It took quite a while to pack the parts of the biodiesel plant into containers to meet international shipping requirements. Lipochem also took up insurance of up to RM15 million on the components, just in case it got damaged or lost along the way. It took 30 days before the parts of the biodiesel plant reached Pyeongtaek port in good condition.

The construction of biodiesel plant in Korea was a very important milestone as it showed Malaysia is capable of exporting professional services, despite it being a developing nation. Lipochem’s licence to export MPOB’s know-how in the construction of biodiesel plants has put Malaysia’s standards in process engineering on the global map.

“As MPOB’s business partner, we help catalyse the exports of government-funded technology,” said Koh. “So far, the biodiesel plant in Korea is still running smoothly,” he said, with a smile.

Indeed, positive feedback has given due recognition to Malaysia’s process engineering know-how and skills. Lipochem is now midway in completing two more plants in Indonesia, each of 66,000 and 40,000 tonnes-per-year using palm fatty acid distillate (PFAD), a cheaper feedstock and a by-product of refineries. When completed, it will be another achievement for Malaysia’s process engineering industry because these plants use PFAD feedstock that are not edible and yet renewable.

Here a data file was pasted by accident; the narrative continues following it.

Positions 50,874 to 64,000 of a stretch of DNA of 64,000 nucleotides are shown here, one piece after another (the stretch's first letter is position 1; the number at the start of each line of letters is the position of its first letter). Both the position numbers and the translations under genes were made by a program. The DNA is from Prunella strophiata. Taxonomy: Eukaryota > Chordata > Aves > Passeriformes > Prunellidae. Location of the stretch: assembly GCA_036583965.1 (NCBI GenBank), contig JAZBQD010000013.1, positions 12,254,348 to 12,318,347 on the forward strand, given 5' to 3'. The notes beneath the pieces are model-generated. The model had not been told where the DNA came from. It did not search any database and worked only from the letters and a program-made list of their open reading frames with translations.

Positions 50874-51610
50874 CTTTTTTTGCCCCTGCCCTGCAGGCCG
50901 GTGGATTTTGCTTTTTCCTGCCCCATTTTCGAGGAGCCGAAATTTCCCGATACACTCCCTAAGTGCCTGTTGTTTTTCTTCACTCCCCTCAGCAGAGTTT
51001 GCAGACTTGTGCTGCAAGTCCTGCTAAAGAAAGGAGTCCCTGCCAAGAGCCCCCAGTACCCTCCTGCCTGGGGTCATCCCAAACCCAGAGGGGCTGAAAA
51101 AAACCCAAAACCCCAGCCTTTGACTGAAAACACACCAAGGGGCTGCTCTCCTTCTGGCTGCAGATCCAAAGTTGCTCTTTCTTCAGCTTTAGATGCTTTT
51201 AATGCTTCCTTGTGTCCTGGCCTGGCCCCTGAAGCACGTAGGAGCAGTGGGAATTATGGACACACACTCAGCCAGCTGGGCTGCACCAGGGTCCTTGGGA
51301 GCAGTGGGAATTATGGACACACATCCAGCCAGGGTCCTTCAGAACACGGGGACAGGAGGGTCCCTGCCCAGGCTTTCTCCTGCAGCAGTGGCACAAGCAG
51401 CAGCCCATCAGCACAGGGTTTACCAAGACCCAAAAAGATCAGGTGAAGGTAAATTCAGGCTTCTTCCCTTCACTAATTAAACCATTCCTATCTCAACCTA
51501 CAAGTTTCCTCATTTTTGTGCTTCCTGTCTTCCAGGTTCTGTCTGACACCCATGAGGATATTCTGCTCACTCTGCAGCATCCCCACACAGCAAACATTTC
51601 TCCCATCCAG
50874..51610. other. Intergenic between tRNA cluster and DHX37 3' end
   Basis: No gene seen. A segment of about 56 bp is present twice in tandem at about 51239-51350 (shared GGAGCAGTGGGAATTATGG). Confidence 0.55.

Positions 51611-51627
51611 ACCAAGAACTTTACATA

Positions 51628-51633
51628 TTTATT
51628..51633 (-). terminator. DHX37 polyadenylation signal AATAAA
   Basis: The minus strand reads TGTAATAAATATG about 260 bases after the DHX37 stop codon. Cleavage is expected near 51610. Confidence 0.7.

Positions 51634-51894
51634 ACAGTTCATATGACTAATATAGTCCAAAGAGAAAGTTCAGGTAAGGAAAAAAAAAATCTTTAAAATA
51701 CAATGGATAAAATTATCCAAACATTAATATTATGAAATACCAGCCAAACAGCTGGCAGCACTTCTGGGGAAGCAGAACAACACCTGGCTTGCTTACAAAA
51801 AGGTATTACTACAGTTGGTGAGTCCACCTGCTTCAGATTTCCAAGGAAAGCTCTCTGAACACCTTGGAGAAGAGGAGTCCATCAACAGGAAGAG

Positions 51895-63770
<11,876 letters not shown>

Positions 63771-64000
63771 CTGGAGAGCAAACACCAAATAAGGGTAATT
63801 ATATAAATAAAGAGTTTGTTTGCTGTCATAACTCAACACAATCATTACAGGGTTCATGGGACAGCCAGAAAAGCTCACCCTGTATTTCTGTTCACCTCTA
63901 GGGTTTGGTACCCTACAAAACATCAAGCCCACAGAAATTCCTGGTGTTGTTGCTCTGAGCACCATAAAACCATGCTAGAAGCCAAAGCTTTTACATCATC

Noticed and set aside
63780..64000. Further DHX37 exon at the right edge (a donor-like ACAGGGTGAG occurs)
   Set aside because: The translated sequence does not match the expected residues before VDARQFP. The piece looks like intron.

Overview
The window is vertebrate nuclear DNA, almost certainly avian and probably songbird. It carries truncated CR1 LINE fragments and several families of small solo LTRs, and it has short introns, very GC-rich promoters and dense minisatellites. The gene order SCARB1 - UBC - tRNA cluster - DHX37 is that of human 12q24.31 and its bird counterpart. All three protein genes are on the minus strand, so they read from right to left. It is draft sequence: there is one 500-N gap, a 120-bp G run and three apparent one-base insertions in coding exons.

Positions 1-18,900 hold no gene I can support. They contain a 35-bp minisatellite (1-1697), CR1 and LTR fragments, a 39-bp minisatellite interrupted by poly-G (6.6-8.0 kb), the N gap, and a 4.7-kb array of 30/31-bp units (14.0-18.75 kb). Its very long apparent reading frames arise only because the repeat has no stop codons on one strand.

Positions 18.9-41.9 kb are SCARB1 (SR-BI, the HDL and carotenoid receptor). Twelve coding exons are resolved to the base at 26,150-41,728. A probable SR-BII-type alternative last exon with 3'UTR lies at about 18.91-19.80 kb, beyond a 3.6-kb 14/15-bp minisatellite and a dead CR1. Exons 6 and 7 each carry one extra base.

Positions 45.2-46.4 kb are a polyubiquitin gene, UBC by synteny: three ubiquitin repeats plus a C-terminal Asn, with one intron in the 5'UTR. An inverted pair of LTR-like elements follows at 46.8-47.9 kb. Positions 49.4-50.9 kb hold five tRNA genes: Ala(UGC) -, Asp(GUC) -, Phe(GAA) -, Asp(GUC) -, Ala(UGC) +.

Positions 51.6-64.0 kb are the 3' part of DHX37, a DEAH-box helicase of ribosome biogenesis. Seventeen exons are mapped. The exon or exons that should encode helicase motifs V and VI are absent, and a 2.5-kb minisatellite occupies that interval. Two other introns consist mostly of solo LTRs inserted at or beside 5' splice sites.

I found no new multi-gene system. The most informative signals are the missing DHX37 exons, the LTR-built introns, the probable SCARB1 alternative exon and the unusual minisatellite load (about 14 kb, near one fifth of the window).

2 Responses to MPOB wants closer ties with private sector

  1. Excellent work.
    Please keep the good story line going.
    It is also a patriotic to promote the Malaysian
    BOLEH concept to the rest of the world.

  2. Like singing to the palm trees of Tan Sri Lee
    The relentless telling of the Weevil story by
    Mahbob Abdullah
    This success story of exporting local knowhow
    and technology must be repeated and highlighted.
    Only a dedicated and hard working journerlist can
    fulfill this important role in our society.